The recent report into the craft beer industry published by ANZ showed 33% of craft brewers are exporting and another 50% are aspiring to.
Given the huge growth in domestic sales, I’m surprised it’s so many. I’m also sceptical that it’s always a smart business decision.
Taking beer across borders is always an expensive exercise. Heads of State have long seen alcohol as a taxable good, with more compliance costs, licencing and duties than other imports, as its prominence in duty-free stores proves.
Add the costs and complications of long distance shipping in small amounts, and the local market (42% annual growth in off-licence sales) looks big, close and simple.
ANZ described some of the difficulties exporters face: “Taking New Zealand craft beer to large offshore markets is not without its challenges. For those brewing in New Zealand and exporting there are notable freight costs relative to the value of the beer; if beer is going to Asia or beyond then there are high air temperatures that the beer will be exposed to; there is the time it spends in transit and many other costs such as tax and distributor margins. These challenges collectively chew into margin and potentially impact product quality.”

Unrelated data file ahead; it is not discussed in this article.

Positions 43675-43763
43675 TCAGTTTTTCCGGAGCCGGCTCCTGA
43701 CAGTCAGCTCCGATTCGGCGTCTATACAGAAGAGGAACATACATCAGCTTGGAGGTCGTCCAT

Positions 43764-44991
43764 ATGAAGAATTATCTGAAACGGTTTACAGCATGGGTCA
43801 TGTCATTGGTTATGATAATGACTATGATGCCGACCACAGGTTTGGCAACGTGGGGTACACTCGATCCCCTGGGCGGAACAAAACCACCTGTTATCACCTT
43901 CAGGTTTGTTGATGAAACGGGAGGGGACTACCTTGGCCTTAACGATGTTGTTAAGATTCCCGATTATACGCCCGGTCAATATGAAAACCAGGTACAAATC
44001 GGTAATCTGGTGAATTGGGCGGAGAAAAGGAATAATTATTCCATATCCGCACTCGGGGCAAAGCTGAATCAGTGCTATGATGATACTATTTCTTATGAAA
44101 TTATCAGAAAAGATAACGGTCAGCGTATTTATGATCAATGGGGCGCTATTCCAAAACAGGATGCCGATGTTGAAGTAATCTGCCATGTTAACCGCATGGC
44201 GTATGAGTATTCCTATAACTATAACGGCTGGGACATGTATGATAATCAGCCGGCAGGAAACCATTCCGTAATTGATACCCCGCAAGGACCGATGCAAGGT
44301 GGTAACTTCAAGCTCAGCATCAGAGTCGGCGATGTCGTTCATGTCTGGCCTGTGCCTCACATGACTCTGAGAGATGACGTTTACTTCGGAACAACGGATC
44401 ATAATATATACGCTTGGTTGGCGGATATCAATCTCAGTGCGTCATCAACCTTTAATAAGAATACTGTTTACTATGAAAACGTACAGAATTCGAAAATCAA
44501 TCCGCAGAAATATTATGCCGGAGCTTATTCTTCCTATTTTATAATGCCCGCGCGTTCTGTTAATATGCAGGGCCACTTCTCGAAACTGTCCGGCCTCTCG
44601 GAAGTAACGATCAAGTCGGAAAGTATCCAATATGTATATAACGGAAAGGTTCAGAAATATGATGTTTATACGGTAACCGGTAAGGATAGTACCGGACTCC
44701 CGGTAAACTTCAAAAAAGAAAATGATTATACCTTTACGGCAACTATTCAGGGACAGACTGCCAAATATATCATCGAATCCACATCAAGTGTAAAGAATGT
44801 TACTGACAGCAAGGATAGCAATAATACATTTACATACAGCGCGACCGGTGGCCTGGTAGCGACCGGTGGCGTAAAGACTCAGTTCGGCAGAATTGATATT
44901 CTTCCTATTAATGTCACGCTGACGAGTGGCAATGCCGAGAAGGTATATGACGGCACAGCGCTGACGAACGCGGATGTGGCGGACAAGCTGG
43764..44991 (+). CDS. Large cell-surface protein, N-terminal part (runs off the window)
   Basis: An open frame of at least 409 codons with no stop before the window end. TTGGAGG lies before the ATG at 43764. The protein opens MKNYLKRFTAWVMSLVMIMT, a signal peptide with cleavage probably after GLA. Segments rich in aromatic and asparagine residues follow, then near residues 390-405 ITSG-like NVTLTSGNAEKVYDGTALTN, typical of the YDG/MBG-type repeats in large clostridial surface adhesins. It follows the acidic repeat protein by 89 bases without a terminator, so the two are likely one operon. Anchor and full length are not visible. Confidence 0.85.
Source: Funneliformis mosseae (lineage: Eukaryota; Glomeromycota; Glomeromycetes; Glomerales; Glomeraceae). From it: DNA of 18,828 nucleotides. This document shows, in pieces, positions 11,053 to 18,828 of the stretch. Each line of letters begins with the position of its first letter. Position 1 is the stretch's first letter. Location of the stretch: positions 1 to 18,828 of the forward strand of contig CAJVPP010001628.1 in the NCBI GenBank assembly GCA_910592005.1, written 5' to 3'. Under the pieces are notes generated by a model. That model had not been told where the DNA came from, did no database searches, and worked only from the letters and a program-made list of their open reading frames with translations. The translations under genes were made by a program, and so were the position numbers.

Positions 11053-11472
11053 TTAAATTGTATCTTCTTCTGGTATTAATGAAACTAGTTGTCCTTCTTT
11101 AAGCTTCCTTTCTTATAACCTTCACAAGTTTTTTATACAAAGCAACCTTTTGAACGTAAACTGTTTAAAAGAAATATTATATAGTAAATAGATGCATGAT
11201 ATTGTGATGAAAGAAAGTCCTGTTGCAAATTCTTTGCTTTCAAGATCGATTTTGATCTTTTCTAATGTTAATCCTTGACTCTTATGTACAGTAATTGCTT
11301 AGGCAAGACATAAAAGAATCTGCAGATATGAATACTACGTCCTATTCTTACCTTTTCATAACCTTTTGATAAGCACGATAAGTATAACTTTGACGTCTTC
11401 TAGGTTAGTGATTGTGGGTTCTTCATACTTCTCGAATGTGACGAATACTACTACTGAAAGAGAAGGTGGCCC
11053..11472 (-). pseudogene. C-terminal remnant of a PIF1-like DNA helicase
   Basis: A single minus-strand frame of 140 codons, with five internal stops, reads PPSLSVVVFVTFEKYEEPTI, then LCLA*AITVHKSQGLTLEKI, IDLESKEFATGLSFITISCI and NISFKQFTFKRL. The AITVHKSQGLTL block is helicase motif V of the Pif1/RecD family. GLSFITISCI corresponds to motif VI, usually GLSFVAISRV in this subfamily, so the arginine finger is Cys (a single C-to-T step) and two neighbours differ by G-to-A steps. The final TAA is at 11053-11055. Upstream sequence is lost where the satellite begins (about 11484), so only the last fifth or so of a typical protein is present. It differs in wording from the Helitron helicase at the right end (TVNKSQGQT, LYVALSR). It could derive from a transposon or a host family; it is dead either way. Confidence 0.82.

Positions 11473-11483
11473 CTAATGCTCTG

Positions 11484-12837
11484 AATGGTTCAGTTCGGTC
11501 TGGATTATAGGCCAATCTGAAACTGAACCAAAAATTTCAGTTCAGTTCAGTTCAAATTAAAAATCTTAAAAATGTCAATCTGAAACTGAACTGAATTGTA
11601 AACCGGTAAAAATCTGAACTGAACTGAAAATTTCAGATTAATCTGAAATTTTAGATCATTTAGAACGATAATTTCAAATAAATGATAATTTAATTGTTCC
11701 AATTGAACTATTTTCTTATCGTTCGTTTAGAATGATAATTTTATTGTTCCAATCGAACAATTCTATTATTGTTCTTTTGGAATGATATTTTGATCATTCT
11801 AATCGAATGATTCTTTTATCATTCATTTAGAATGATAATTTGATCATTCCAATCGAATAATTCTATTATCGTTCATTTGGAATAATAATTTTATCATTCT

The report also looked at the alternative strategy of taking your favourite New Zealand ingredients and brewing overseas: “With lower costs and quicker distribution to the market, the strategy has potential. Some brewers say offshore brewing may have an impact on product marketability given it loses the 'brewed in New Zealand’ badge.”
New Zealand’s craft beer scene has been very innovative over the past eight years, developing uniquely indigenous styles. These styles emphasise the fresh and unique characteristics of New Zealand hops, rather than being designed to travel, and are quite sensitive to temperature fluctuations and any delays in transit. We love because they are big, hoppy, and because we taste them fresh. There are many beers I love that I would not spend money on if they were a year old.
The temptation to export is obviously big, and there is encouragement and support from Trade and Enterprise to do so. But to me it makes little sense to export, unless a brewery is producing 1 million L each year and honestly believes it cannot sell any more in New Zealand.
Far better to look at New Zealand cities outside your own and sell to them. The product will be fresh, there’s no new licences needed, you kinda understand the tax regime, and customer feedback will be swift and honest. For brewers outside Auckland, breaking into this community should be a prerequisite to any export plans.
The worst thing that can happen is that you have a practice run in distributing and promoting your beer to a new Beertown. The best thing – you find a Beertown full of folks who like your beer and want more of it. Perhaps at the expense of a local brewer who is busy overseas.